A Brief History
Historically, the planning and construction of water management systems was accomplished by only considering the administrative steps required to organize a tax ditch. The traditional program had a single purpose that focused primarily on drainage issues. Little consideration was given to environmental issues such as wildlife habitat or wetlands. As Delaware addressed the more obvious environmental concerns related to industrial and municipal discharges, development and other areas, the environmental focus eventually progressed beyond these areas to other activities now recognized as also having potentially “significant environmental impacts." Drainage of lands through the tax ditches was one such activity.
Various environmental groups and regulatory agencies began to question the potential impacts that these projects were having on natural resources. For example, interpretation of the Army Corps of Engineers and State of Delaware wetlands regulations became a frequent, ongoing process used by groups in an attempt to halt or minimize projects. Regulatory exemption requirements for channel construction were tightened and/or eliminated, and wetland/habitat mitigation was more frequently required.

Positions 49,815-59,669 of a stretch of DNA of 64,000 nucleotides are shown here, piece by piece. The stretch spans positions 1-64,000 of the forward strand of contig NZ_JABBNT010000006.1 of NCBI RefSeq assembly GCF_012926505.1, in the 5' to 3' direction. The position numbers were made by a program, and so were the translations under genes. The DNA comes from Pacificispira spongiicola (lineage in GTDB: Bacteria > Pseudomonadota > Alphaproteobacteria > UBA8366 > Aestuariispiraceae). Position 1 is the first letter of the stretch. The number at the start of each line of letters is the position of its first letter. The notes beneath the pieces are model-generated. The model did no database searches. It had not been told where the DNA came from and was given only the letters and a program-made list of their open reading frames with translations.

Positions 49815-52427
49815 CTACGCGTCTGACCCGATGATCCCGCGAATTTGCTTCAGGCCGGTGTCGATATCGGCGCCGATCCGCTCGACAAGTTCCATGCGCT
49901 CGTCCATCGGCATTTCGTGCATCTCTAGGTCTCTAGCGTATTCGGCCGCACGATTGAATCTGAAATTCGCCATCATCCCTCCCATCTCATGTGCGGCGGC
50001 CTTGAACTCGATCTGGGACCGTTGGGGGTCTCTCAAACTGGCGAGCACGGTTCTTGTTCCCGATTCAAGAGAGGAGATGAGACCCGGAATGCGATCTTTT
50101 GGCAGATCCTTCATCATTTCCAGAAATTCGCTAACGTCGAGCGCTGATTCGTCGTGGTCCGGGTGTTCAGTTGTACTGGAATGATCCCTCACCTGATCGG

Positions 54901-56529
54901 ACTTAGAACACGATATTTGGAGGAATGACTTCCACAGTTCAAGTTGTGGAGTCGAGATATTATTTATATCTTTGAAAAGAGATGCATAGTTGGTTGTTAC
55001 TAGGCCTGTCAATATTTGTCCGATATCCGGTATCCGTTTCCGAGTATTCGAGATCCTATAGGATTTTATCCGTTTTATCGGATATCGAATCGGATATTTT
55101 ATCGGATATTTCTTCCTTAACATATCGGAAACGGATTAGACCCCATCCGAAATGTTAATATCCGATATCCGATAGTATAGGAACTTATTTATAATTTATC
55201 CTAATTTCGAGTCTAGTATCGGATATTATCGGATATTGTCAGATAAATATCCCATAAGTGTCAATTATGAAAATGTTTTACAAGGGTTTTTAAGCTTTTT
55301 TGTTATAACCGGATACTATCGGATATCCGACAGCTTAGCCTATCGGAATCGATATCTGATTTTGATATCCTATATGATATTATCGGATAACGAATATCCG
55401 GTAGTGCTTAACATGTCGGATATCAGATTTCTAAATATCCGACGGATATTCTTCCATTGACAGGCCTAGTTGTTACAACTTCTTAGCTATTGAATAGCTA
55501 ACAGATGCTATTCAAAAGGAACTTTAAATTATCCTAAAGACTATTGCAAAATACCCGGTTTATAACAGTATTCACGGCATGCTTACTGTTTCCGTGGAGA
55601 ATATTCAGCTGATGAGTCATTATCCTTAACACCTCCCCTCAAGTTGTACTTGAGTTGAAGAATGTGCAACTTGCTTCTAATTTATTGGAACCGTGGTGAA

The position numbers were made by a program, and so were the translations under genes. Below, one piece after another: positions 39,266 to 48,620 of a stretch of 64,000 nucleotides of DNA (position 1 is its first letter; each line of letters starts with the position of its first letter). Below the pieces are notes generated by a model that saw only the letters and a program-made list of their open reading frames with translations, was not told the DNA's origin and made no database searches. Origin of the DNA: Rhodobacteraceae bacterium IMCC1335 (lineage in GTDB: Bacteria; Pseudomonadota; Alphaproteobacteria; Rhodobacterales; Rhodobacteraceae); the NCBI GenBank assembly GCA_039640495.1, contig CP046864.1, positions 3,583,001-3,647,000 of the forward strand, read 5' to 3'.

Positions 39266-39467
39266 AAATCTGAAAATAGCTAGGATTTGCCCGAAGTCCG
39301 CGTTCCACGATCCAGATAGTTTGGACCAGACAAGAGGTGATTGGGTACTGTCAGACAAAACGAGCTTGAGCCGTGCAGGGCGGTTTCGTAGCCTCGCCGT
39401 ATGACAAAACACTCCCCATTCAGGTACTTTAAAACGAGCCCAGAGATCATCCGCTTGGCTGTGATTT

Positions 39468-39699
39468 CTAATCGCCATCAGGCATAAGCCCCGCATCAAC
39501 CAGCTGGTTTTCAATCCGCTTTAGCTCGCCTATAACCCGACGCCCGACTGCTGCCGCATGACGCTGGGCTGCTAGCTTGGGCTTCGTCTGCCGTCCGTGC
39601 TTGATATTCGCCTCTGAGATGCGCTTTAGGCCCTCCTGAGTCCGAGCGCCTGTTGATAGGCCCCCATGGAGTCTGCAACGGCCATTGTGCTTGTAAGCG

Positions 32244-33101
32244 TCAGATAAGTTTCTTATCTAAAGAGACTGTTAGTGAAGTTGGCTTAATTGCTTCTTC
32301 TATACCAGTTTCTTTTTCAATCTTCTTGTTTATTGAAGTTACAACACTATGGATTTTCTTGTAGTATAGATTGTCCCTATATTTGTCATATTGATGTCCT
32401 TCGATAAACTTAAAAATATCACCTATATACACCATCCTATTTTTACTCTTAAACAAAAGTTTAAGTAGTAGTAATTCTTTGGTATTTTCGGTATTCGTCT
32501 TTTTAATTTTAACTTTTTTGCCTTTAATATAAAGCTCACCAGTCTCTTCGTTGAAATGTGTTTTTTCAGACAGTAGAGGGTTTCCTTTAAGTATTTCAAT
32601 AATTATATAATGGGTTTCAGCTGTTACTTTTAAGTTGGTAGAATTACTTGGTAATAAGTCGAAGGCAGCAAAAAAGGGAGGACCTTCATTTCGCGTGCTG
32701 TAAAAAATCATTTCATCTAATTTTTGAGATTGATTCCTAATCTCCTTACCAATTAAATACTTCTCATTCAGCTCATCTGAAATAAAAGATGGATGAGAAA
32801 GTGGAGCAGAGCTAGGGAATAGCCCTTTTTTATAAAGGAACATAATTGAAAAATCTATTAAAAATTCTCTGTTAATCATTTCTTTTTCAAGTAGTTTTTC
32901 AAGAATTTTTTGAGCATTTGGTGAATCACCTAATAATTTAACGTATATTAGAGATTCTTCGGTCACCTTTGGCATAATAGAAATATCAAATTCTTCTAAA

In response to these environmental concerns and issues, changes in the water management program were initiated in order to make projects more environmentally friendly. Additionally, Governor Castle’s Executive Order No. 56 (1988) mandated State agencies to achieve projects with a no-net-loss of wetlands. It was recognized that natural resource impacts resulting from the reconstruction of drainage systems should be minimized.
Environmentally Friendly Channel Construction
For more than 15 years, the Department has focused on constructing environmentally-friendly water management projects. This initiative has resulted in the development of a list of proven practices that, when implemented, minimize environmental impacts from the construction and maintenance of tax ditches. This list has evolved into Delaware’s Tax Ditch Best Management Practices (BMPs). Some of the more significant practices include:
- Perform one-sided construction
- Minimize clearing widths through forested areas
- Relocate channels around sensitive and significant habitat or wetland areas
- Minimize construction of downstream outlets
- Block off old channels that drain only wetland areas
To ensure implementation of these BMPs, the Department routinely provides wetland/environmental training sessions for both technical and administrative staff members. The Department has constructed many projects incorporating these BMPs to test their effectiveness. These projects have resulted in the establishment of demonstration and education sites that have effectively shown that drainage and environmental quality do not have to be mutually exclusive.